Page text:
When I can’t lead myself, I seek support.
From leaders, like a boss, a captain, or a mentor in my field. Or I seek support from others, like a partner, or family member. Or it can be the simple support of a schedule, in a job, or the regiment of the military. Maybe it’s the organization in a sports team, or even a political group.
Whichever it is, the support is necessary, even critical.
These supports help us set goals and the procedure to get to them. But choosing the purpose of those goals is up to me. Why are those goals important to me? Which organization will I choose? Should I work for company A or B? Should I be a creator or an administrator?
And so one of the great struggles of the human continues:
Choose what you want as an individual, while wanting to be an accepted member of the group.
In this delicate balance, we choose the place to spend our life..to sell our life. Each day of work is a day of my life I have sold to the highest bidder. Not just for money, of course, but the place where I will get the greatest reward: The reward of knowing what I’m doing is producing something important.
Knowing your importance is critical, because anything else we have in life is only a substitute we may use to get through the days of our lives, but not the reason for living.
There’s little sleep
when you realize your one life
is to do all your things.
The world is infinite with things
And I am small, and I take small steps
But I take many, to get far enough
To all my things, in my daily allowances
Which I’m given through some luck of the universe
But I take for granted,
Because I think I’m infinite
Like the universe.
But I’m a temporary assortment of atoms
Into this temporary being
Living in temporary segments:
Awake with the birds, Asleep with the crickets.
And in between I take my small steps,
Getting far enough to learn things, and love others
Before the universe reclaims me.
Picture credit: Kim Nelson
What do you want?
We know we want to feel good. This is natural. No one wants to feel bad, right? We seek pleasure. We avoid pain.
In the end, it all comes down to maximizing pleasure, but pleasure isn’t necessarily good. And neither is it good to avoid pain all the time. Pleasure is consumptive, requiring something external to you. And avoiding pain is protective.
Is that it? There must be something greater to human experience, which goes beyond the drives of consumption and safety.
What is that greater desire?
It is contribution. The feeling… no, more than that…the tangible production of something, the providing of value by you. How is something valuable? Of course, you can value what you made, and that is one valid measure.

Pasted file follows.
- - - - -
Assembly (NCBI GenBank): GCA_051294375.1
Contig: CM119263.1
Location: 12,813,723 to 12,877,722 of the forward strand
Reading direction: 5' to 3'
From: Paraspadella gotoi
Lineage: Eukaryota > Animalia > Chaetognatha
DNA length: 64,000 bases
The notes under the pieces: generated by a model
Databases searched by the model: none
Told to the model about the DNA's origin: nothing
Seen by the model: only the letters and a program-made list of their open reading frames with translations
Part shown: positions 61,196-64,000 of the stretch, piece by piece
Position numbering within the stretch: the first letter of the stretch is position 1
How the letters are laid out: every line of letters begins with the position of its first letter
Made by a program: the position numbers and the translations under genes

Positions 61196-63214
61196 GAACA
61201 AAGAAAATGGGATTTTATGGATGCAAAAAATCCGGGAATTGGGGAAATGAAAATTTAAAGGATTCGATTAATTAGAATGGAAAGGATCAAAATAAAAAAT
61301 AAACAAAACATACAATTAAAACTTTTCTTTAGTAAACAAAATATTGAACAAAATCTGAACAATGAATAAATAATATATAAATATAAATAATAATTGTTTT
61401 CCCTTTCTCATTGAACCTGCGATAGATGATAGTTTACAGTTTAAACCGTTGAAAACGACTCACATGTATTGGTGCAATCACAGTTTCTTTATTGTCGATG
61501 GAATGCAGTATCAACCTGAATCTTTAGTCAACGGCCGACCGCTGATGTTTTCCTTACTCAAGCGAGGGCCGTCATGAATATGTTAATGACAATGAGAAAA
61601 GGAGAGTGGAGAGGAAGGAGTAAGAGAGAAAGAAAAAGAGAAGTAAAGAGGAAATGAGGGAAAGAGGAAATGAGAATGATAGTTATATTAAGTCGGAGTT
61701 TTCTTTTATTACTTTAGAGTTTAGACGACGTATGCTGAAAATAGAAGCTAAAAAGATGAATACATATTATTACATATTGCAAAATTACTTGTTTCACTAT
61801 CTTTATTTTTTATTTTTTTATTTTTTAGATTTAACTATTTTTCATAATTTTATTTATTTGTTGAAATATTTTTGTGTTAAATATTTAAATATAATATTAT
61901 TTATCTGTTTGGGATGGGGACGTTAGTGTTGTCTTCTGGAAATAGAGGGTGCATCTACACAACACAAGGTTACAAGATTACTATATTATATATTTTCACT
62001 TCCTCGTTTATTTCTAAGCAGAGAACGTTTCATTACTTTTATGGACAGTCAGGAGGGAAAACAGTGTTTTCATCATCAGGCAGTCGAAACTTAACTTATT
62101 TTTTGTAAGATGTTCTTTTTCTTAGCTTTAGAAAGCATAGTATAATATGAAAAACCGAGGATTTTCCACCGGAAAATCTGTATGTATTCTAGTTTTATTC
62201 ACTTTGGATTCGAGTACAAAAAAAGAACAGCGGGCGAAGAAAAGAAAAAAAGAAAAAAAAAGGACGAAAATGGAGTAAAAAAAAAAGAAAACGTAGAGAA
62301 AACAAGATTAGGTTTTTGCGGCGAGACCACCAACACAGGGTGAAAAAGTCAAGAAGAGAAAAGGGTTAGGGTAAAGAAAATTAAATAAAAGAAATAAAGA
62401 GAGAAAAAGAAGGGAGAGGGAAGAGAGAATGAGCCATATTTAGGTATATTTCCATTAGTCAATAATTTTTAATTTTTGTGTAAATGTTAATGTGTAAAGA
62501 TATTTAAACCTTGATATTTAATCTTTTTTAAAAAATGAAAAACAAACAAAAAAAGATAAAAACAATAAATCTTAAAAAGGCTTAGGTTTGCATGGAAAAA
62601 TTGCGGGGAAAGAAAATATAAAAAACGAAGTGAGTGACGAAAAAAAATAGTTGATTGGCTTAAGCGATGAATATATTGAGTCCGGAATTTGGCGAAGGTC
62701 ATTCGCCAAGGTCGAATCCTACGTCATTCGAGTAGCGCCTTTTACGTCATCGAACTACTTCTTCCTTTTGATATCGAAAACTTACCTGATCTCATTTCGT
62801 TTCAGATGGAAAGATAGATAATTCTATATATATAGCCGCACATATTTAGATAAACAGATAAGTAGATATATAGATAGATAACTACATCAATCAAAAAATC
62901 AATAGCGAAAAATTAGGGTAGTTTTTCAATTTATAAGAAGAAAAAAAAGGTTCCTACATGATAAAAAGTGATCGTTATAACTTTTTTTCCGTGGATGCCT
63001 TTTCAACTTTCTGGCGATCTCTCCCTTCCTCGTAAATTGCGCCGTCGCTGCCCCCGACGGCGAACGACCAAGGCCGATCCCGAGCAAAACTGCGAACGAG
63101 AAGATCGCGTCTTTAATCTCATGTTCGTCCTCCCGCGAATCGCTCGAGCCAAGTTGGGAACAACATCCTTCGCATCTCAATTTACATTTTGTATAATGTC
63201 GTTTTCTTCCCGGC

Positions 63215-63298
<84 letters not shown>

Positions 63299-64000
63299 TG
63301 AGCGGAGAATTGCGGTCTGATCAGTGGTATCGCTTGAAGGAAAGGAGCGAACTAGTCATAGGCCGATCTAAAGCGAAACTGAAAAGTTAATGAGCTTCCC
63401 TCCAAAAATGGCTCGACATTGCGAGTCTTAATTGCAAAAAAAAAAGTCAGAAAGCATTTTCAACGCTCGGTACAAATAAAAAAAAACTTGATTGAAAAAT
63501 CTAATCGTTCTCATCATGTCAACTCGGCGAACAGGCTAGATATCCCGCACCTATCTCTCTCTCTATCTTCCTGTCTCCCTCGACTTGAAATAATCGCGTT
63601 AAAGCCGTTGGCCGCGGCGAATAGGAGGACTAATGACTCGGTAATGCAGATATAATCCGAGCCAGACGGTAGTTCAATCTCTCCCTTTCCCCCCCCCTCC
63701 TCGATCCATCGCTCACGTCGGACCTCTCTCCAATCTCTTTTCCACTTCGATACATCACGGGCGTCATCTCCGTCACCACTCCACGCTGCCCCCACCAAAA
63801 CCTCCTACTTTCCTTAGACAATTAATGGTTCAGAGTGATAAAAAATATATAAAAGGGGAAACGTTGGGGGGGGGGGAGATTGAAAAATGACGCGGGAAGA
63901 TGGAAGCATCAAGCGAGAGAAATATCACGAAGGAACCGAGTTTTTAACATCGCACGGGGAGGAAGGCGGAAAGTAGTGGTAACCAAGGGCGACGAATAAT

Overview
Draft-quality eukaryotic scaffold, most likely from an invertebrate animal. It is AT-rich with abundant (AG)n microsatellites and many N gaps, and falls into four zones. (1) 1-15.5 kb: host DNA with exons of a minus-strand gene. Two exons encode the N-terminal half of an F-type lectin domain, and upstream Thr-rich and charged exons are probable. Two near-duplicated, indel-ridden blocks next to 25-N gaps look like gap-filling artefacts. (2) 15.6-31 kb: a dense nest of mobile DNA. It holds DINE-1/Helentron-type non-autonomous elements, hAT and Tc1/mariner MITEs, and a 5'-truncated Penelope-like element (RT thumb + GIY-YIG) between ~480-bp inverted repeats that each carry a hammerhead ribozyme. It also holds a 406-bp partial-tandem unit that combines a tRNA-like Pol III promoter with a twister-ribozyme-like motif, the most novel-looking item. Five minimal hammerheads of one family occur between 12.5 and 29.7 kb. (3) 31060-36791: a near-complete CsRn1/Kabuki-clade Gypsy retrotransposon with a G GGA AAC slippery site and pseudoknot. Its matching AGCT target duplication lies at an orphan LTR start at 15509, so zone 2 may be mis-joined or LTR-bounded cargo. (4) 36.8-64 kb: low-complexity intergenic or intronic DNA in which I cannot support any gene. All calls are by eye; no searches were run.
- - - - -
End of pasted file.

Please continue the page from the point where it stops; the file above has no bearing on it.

But others need to benefit from it, so they need to see it as valuable, too.
If we don’t get appreciation from others for what we have done, our internal valuation is pretty meaningless. So this contribution is actually consumptive, like pleasure. But the difference it has from consumption is that it first requires production of something valuable from you.
Without our contribution, and appreciation for it from others, whether it’s in the workplace or in the home, we are left alone and lonely and isolated, and ultimately, unfulfilled.
Is there something you can contribute? I think so.
Cat lesson: Slow down and enjoy some time right now.
There’s no time later to enjoy anything.
“I can’t do this anymore,” she told me.
I looked at her puzzled.
“I don’t feel anything,” she paused. “I don’t love you.”
It was an empty feeling that washed over me, which soon became an aching hurt. But it wasn’t her fault. I’d hurt myself in getting into a relationship that wasn’t healthy from the start, and I’d known it.
She had problems, but also so much good. I was led by the good: her good heart, her concern for animals and the environment, her artistic eye…ah, those eyes… Part of her striking beauty which owned the room as soon as she walked in. It owned me, at least.
As for the bad…her dysfunctions? Well, my ego thought I would help her with all that. It gave me a purpose and a feeling of significance.
One of the best parts of maturing is realizing that the bad will be there, but there’s nothing much I can do about it. And more, that no one else has it figured out either, no matter how they may act. So reminded of this, I go forward with my convictions.
The moments of peace and motivation that come from these realizations are almost spiritual because they seemingly come from nowhere.
No, not nowhere…maybe from the natural wisdom of a diversity of experiences, and a life well-lived.
(20 second read)
“In my experience, meditation makes you 10% happier. That’s an absurdly unscientific estimate, of course. But still, not a bad return on investment. Once you get the hang of it, the practice can create just enough space in your head so that when you get angry, or annoyed, you are less likely to take the bait and act on it.” -Dan Harris, from 10% Happier.
Happiness is not about being led by anger, or annoyances, or anxiety. Quite the opposite. What’s the opposite? Acceptance, peace, chilling the hell out.
And how about if we focus on being helpful, contributing something meaningful to others? Start there. Add in some meditation, because there’s science behind it.
I think we’ll be fine.